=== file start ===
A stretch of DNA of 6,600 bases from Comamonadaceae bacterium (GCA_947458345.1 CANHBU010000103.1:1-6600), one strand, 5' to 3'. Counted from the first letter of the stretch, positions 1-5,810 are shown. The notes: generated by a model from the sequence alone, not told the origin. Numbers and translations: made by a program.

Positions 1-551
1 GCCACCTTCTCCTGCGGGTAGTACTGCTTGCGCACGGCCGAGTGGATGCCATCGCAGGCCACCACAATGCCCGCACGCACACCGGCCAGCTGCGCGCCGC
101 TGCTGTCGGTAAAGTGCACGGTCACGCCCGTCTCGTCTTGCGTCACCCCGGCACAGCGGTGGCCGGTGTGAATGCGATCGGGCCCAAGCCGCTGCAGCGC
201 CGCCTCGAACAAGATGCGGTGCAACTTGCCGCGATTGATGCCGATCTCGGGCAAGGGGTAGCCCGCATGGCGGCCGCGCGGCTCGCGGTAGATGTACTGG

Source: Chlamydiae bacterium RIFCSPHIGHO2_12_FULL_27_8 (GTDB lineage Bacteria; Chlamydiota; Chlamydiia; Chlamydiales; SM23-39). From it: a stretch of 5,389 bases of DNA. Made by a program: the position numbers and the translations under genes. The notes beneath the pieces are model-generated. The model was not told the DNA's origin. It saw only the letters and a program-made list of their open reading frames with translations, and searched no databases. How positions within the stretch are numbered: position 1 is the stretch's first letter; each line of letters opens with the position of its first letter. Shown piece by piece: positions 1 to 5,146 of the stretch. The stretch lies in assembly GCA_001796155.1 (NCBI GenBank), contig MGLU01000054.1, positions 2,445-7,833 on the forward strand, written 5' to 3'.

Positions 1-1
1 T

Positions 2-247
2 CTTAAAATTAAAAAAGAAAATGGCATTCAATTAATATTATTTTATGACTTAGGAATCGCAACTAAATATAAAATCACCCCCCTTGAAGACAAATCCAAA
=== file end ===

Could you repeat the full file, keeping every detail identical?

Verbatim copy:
A stretch of DNA of 6,600 bases from Comamonadaceae bacterium (GCA_947458345.1 CANHBU010000103.1:1-6600), one strand, 5' to 3'. Counted from the first letter of the stretch, positions 1-5,810 are shown. The notes: generated by a model from the sequence alone, not told the origin. Numbers and translations: made by a program.

Positions 1-551
1 GCCACCTTCTCCTGCGGGTAGTACTGCTTGCGCACGGCCGAGTGGATGCCATCGCAGGCCACCACAATGCCCGCACGCACACCGGCCAGCTGCGCGCCGC
101 TGCTGTCGGTAAAGTGCACGGTCACGCCCGTCTCGTCTTGCGTCACCCCGGCACAGCGGTGGCCGGTGTGAATGCGATCGGGCCCAAGCCGCTGCAGCGC
201 CGCCTCGAACAAGATGCGGTGCAACTTGCCGCGATTGATGCCGATCTCGGGCAAGGGGTAGCCCGCATGGCGGCCGCGCGGCTCGCGGTAGATGTACTGG

Source: Chlamydiae bacterium RIFCSPHIGHO2_12_FULL_27_8 (GTDB lineage Bacteria; Chlamydiota; Chlamydiia; Chlamydiales; SM23-39). From it: a stretch of 5,389 bases of DNA. Made by a program: the position numbers and the translations under genes. The notes beneath the pieces are model-generated. The model was not told the DNA's origin. It saw only the letters and a program-made list of their open reading frames with translations, and searched no databases. How positions within the stretch are numbered: position 1 is the stretch's first letter; each line of letters opens with the position of its first letter. Shown piece by piece: positions 1 to 5,146 of the stretch. The stretch lies in assembly GCA_001796155.1 (NCBI GenBank), contig MGLU01000054.1, positions 2,445-7,833 on the forward strand, written 5' to 3'.

Positions 1-1
1 T

Positions 2-247
2 CTTAAAATTAAAAAAGAAAATGGCATTCAATTAATATTATTTTATGACTTAGGAATCGCAACTAAATATAAAATCACCCCCCTTGAAGACAAATCCAAA